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Nalo Hopkinson was born in Jamaica and has lived in Guyana, Trinidad, and Canada. She is the recipient of numerous awards, including the John W. Campbell Award, the World Fantasy Award, and Canada’s Sunburst Award for literature of the fantastic. Her award-winning collection, Skin Folk, was selected for the 2002 New York Times Summer Reading List and was one of the New York Times Best Books of the Year. Hopkinson’s novels include The Chaos, The New Moon’s Arms, The Salt Roads, Midnight Robber, and Brown Girl in the Ring. Her new novel, Sister Mine, is forthcoming in March 2013.

Sister Mine tells the story of a pair of conjoined twins, Makeda and Abby, daughters of a demigod and a human woman. When the twins are surgically separated, Abby is left with a permanent limp, while Makeda is deprived of their family’s defining characteristic, the ability to work magic—an ability which, for Abby, takes the form of unearthly skill with music and rhythm. I talked with Nalo Hopkinson about her new book, Toronto, and her writing life.

SS: Thanks for agreeing to this interview! I’d like to start by asking about Sister Mine. What inspired the book, and how do you see it continuing and/or departing from the work you’ve done before?

NH: You know, I almost never know how to answer the “what inspired you?” question. It’s typically many years between my beginning to work on a novel and when it comes out in print. By then, I’ve forgotten the origins of the idea. Too, it’s never one origination point. A bunch of images, notions, and experiences accrete in my mind until I have the beginnings of a story idea. I accrete a bunch more as I struggle to craft a more-or-less coherent narrative. The whole thing changes and warps and expands and condenses so often during that process that the result is more like the weeds that grow on a compost heap than like the individual components of the compost, which in any case have by then decomposed and intermixed beyond recognition.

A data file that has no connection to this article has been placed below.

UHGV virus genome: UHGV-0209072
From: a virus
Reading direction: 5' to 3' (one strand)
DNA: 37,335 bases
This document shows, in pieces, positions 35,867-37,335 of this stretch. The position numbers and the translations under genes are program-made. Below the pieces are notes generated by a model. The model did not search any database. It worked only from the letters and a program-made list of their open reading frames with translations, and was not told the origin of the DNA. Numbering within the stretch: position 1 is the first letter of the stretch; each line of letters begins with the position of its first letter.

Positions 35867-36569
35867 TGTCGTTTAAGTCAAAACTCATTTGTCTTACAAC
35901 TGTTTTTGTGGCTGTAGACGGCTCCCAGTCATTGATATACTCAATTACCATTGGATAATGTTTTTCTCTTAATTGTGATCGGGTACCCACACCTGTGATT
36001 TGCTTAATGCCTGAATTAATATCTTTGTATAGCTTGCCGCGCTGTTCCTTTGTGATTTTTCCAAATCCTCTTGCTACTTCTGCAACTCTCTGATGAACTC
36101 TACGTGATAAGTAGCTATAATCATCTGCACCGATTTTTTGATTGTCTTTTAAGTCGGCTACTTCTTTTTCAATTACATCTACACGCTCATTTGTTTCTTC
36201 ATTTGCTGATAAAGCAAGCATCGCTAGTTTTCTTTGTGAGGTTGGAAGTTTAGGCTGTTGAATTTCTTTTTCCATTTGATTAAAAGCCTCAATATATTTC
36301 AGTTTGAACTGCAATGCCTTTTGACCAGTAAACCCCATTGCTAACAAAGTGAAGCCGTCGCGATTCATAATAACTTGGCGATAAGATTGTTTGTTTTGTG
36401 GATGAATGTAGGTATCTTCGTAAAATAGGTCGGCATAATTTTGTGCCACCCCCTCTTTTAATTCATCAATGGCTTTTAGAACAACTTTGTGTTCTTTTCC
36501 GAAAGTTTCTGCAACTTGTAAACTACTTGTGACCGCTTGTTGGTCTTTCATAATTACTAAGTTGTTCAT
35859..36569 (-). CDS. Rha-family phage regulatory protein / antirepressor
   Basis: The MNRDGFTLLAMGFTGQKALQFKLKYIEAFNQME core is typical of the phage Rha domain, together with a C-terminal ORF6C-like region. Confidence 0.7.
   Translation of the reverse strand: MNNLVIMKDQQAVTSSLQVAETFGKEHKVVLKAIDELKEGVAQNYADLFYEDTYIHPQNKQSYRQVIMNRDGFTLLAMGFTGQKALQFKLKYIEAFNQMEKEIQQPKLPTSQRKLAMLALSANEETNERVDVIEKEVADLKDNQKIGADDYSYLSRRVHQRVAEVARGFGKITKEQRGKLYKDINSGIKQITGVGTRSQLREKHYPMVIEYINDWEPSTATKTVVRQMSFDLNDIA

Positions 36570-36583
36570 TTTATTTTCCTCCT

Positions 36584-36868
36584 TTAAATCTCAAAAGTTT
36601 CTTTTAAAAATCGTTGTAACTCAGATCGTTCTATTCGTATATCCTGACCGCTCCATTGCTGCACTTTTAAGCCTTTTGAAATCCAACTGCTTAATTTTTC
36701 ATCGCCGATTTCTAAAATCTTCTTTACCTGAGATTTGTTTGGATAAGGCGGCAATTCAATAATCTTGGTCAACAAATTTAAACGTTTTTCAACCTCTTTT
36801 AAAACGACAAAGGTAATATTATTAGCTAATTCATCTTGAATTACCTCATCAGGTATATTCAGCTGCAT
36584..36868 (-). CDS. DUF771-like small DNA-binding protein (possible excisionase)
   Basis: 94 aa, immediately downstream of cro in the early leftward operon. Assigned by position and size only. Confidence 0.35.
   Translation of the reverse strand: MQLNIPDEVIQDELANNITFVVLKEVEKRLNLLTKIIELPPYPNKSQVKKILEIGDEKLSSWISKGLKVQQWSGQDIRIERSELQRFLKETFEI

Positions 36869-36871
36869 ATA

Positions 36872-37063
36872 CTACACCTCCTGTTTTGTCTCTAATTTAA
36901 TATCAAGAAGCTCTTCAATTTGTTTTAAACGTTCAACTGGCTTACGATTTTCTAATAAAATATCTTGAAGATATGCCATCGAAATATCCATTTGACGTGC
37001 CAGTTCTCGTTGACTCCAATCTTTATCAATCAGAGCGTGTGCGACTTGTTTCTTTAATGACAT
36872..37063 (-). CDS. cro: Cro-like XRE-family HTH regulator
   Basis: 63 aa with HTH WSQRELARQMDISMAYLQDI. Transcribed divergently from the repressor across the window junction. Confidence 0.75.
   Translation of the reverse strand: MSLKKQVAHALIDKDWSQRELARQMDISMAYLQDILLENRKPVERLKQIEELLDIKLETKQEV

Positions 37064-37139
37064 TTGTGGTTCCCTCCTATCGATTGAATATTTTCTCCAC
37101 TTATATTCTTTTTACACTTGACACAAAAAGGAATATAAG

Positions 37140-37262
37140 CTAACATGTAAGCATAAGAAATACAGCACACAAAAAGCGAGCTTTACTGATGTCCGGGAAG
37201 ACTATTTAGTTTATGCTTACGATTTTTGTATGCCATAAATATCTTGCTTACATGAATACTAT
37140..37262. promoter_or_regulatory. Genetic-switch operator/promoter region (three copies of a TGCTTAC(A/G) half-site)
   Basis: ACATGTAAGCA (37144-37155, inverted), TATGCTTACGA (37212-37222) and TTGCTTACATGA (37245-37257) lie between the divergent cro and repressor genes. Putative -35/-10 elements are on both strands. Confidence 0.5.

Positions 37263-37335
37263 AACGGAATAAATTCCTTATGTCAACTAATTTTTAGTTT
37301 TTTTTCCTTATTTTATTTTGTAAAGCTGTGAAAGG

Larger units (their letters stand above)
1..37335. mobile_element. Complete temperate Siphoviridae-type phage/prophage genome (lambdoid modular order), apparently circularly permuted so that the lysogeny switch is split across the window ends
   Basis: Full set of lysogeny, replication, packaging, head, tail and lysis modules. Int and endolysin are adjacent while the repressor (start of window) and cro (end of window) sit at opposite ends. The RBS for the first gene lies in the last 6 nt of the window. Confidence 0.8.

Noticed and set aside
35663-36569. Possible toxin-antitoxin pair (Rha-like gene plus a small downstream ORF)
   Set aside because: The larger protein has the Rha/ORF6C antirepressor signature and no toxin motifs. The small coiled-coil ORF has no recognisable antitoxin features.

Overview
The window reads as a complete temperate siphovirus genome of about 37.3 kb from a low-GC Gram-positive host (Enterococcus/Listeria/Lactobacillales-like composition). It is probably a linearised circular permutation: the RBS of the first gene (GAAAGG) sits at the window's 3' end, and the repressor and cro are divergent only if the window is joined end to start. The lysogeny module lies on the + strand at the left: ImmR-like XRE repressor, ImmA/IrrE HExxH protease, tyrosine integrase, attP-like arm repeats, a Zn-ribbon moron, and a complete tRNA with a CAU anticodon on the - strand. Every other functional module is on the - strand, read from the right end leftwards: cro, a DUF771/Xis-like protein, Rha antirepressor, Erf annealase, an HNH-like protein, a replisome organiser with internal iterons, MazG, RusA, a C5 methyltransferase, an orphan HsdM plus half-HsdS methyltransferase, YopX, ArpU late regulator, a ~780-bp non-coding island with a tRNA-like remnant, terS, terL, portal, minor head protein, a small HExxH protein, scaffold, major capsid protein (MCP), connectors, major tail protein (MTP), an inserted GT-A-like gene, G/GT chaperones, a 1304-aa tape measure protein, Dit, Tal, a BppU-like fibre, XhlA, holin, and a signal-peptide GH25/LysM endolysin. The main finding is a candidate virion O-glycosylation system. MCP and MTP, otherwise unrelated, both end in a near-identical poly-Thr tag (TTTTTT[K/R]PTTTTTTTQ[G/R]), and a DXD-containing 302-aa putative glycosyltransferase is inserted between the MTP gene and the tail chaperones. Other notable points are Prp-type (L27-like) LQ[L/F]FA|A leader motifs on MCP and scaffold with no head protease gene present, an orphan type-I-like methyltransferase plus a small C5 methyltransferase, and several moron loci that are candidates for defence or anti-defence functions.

I’m fascinated by Christina Rossetti’s 1862 poem “Goblin Market.” It’s written as this innocent, deep love between sisters, and that does ring true, but it’s an extremely sexual innocence. The poem also has goblins in it, and fantasy elements in a story will always compel me. I’m curious about the experiences of conjoined twins throughout history. I’m interested in the folklore and belief systems of the Caribbean, where I’m from. I’m interested in how siblings get set up to feel inadequate in the face of each other’s accomplishments. I’m interested in the lives and loves of black people, especially the non-heteronormative ones. I’m interested in art and artists. I wondered how to conceive of the sexuality of a nature god, since by implication it is able to love and interact with anything living. Is “sexuality” even the correct term to apply, given that it refers specifically to sexual reproduction? What about a god of death and birth? And since I’ve lived in Toronto for 35 years or so, its landscape has become part of my mental landscape.

I don’t think much about whether a new piece continues or departs from my previous work. The consistent element is that I made it.

Nalo Hopkinson

Nalo Hopkinson
Photo by David Findlay © 2011

Sofia Samatar is the author of the novel A Stranger in Olondria and winner of the John W. Campbell Award, the Crawford Award, the British Fantasy Award, and the World Fantasy Award. Her new novel The Winged Histories is now available from Small Beer Press.
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